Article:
June 21, 2010

This Post is Old!

The post you are reading is years old and may not represent my current views. I started blogging around the time I first began to study philosophy, age 17. In my view, the point of philosophy is to expose our beliefs to rational scrutiny so we can revise them and get better beliefs that are more likely to be true. That's what I've been up to all these years, and this blog has been part of that process. For my latest thoughts, please see the front page.

Unrestricted Quantifiers and Fundamental Quantifiers

According to Ted Sider, ontology is concerned with determining what objects are in the scope of the 'unrestricted' universal quantifier. Sider argues that ontological questions thus have genuine objective answers, for there can be no vagueness in the meaning of the unrestricted quantifier. Suppose, says Sider, that there are two precisifications, ∀1 and ∀2 of the universal quantifier ∀. Then, he says,

there must be some thing, x, that is in the extension of one, but not the other, of ∀1 and ∀2. But in that case, whichever of ∀1 and ∀2 lacks x in its extension will fail to be an acceptable precisification of the unrestricted quantifier. It is quite clearly a restricted quantifier since there is something - x - that fails to be in its extension. (Four-Dimensionalism, pp. 128-129)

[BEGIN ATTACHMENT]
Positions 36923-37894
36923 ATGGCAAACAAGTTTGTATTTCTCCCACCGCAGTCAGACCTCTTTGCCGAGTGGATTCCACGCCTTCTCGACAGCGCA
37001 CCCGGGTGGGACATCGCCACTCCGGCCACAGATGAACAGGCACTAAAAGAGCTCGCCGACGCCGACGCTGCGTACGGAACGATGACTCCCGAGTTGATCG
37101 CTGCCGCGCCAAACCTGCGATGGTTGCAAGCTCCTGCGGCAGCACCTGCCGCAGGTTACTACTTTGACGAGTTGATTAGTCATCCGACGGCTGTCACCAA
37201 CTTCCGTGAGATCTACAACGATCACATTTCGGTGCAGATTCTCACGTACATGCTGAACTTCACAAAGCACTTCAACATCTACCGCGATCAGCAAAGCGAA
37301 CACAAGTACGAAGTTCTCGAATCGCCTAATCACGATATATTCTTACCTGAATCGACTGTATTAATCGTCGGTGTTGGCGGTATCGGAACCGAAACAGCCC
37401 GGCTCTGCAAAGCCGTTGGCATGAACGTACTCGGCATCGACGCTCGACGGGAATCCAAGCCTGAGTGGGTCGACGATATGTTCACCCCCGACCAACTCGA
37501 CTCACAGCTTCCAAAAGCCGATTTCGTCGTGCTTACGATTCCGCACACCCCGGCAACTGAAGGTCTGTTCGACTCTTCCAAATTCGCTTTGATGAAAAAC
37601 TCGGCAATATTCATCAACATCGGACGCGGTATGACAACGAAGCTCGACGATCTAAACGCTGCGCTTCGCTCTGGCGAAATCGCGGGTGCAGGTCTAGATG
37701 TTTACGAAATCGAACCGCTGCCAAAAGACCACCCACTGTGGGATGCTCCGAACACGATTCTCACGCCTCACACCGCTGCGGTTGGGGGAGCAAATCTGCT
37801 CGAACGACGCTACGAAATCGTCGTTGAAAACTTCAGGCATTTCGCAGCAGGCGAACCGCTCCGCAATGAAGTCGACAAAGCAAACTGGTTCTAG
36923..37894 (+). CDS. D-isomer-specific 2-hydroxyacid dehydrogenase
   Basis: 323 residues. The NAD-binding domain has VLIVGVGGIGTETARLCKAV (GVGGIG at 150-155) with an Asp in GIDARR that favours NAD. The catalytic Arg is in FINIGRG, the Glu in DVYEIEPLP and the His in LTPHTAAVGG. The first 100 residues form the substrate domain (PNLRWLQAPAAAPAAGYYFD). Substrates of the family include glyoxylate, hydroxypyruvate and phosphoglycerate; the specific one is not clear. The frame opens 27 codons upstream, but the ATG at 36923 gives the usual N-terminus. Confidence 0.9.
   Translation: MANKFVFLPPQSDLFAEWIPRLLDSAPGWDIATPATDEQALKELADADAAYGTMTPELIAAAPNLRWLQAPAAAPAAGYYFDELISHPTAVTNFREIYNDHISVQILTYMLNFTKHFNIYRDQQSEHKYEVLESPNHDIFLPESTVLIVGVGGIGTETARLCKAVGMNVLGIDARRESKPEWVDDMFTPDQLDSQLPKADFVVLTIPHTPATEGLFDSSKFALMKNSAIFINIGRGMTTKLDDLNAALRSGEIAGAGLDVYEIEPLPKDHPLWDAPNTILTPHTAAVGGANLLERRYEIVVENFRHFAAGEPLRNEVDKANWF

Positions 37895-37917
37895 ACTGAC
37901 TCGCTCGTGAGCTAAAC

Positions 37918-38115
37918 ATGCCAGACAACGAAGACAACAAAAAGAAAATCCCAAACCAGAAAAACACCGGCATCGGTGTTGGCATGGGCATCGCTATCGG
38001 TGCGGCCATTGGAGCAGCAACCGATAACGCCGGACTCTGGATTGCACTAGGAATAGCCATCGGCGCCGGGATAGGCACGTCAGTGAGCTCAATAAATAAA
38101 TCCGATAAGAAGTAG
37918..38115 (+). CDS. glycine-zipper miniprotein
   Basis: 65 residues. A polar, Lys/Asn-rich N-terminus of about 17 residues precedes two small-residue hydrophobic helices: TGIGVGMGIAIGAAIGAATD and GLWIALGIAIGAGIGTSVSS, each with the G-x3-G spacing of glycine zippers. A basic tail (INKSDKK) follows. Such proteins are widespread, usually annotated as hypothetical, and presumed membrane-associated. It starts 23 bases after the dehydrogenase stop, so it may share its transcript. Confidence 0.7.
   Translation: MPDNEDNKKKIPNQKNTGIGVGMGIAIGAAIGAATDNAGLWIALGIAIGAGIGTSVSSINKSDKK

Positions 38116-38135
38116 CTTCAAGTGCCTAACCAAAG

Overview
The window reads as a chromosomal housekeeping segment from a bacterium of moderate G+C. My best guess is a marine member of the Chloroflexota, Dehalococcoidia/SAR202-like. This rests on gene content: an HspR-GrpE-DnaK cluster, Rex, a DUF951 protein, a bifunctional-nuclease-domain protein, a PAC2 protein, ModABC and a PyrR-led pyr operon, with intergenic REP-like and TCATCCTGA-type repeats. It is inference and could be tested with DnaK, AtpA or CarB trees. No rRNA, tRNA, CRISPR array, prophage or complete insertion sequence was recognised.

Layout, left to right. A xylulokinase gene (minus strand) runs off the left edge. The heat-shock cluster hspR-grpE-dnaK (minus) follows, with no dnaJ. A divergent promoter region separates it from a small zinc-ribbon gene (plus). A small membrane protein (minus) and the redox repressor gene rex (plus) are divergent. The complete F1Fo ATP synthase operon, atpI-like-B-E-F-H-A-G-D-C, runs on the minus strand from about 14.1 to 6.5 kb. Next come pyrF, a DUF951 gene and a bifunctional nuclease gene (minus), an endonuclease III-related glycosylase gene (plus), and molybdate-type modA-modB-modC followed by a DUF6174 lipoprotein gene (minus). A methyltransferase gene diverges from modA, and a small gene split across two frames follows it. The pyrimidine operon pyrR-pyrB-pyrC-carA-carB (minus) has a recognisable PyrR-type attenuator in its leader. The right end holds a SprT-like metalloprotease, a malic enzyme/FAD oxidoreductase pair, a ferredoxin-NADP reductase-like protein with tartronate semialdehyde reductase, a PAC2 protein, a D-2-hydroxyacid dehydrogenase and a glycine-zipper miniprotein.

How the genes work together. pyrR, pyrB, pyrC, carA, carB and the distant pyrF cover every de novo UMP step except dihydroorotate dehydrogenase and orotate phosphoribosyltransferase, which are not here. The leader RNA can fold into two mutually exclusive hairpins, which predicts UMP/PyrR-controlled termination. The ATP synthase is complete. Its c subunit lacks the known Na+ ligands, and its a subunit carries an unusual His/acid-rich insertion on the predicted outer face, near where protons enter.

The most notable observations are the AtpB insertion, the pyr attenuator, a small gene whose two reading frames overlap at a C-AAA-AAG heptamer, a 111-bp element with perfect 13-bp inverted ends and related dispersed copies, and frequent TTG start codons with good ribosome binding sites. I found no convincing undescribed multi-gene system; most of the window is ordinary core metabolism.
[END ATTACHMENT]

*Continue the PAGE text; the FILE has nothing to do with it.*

Now, I agree with Sider that ontological disagreements are genuine disagreements, but I think Sider's reasoning here is mistaken, and I think the mistake effects much of the rest of his metaphysics. For, according to this view, we can pick out the unrestricted quantifier - the quantifier we care about in ontology - because it has the biggest extension possible. Now, presumably there is some sort of restriction about the statements expressed being true. So it seems that Sider's assumption is that if we can make true statements using a quantifier that includes a thing, x, in its domain, then x is in the domain of the unrestricted quantifier, and so belongs in our ontology.

From this, much of the picture given in Four-Dimensionalism will follow. For instance, consider the following three controversial principles:

  1. Mereological Universalism (MU): For any objects, the ys, there exists an x which is composed of the ys

  2. Doctrine of Arbitrary Undetached Parts (DAUP): Suppose there is a region R of space exactly filled by an object x. Then for any subregion R* of R, there is an object y that exactly fills R*.

  3. Temporal Doctrine of Arbitrary Undetached Parts (TDAUP): Suppose an object x persists through a period P of time. Then for any sub-period P* of P, there is an object y such that, at each moment in P*, y occupies the same region of space as x, and y exists all and only during P*.